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Fun for the Whole Family: Free Soloing Madness in Siberia

Jonathan Thesenga
Late Summer 2007

“You do not think this type of climbing is common in your America?”

“Ah ... no, Valeri, this type of climbing is super not common in America.”

Brittany, Burcham and I are climbing with our 68-year-old Russian friend/guide/translator, Valeri. We are unroped, free soloing halfway up a near-vertical 400-foot climb in Siberia’s Stolby Nature Reserve, a collection of 100-plus Joshua Tree-esque domes and pillars sprouting out of the dense taiga forest. One slip, one flubbed foothold, and it’s dirt-nap time. This is as dangerous and serious as rock climbing can get. Yet all around us, there are hundreds of people – an eclectic potpourri of men, women, kids, the elderly, toddlers and partying teens you’d expect to find at a shopping mall – free soloing as well, erratically scrambling up the dome, alongside, above and below each other like ants. If one person falls, they will all be bowling-balled down the steep face to their deaths.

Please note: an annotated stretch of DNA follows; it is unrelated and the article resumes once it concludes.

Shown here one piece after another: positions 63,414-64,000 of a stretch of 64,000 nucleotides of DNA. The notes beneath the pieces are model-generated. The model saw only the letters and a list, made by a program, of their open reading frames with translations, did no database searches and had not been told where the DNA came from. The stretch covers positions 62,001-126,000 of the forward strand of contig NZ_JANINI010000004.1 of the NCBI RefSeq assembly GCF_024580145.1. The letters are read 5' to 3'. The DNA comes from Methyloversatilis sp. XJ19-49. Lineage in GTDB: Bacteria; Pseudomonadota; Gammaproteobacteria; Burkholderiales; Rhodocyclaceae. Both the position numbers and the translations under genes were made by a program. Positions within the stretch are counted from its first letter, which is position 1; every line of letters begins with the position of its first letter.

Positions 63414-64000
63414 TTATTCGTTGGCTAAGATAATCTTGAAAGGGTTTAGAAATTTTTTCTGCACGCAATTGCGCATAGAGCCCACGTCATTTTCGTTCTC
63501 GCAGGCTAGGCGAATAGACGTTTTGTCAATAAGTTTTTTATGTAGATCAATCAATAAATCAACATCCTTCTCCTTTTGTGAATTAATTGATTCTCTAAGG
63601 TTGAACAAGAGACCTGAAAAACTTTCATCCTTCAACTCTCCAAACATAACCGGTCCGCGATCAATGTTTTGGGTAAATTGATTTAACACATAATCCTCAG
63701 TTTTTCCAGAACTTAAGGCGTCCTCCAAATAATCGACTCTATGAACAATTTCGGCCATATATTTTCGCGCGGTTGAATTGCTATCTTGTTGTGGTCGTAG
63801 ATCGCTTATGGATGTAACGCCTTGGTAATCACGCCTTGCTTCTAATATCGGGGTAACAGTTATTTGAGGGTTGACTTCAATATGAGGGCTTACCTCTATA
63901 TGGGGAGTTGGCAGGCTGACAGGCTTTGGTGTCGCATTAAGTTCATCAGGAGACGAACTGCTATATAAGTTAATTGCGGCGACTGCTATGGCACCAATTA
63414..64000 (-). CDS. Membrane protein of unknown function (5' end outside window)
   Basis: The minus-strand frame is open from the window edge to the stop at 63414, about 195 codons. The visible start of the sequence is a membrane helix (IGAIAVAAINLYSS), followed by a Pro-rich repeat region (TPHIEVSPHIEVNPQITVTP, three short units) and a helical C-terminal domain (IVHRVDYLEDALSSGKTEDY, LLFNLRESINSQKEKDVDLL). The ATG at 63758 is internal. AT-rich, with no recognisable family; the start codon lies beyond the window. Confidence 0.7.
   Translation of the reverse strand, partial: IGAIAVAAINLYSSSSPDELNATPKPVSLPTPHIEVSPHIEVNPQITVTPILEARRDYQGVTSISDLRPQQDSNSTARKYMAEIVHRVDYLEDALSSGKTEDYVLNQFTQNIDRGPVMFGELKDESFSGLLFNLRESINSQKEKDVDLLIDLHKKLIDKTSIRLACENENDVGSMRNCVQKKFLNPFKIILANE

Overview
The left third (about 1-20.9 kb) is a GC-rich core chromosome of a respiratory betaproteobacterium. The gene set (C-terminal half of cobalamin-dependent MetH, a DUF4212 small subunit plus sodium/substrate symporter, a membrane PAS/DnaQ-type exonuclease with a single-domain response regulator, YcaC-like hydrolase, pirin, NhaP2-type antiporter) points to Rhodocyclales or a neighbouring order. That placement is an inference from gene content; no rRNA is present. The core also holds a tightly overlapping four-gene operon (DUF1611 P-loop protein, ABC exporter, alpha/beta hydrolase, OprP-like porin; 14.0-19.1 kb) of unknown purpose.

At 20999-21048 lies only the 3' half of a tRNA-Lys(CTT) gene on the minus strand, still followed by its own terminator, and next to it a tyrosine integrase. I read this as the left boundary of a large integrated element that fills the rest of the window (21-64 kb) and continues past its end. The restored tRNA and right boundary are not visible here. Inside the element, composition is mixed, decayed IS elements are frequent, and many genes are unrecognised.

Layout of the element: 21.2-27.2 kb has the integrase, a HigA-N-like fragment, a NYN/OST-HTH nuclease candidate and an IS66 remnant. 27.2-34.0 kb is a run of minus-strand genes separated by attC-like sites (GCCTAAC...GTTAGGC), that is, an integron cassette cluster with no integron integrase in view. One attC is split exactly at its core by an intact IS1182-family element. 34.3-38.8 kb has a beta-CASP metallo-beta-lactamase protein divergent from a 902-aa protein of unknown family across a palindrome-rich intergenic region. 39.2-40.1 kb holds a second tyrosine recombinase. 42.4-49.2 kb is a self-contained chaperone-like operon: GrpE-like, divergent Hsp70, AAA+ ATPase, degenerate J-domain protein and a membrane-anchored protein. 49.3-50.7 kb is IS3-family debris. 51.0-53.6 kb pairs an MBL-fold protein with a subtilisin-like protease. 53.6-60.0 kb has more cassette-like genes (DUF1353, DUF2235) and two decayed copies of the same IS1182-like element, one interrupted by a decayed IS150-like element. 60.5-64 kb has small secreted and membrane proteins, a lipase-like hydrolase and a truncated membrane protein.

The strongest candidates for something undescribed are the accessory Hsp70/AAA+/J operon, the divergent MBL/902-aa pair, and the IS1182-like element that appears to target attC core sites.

About the Author
Jonathan Thesenga is currently an itinerate climber/traveler/half-assed surfer/writer with a penchant for offending authority figures, ranging from park rangers to airline customer-service representatives. After 10 days of free soloing in Stolby, Jonathan, Brittany Griffith and John Burcham jumped on the Moscow-bound Trans-Siberian railway. Upon setting foot in the city’s famed Red Square, they were accosted by four bribe-hungry police and forced to pay a 6,000-ruble fine.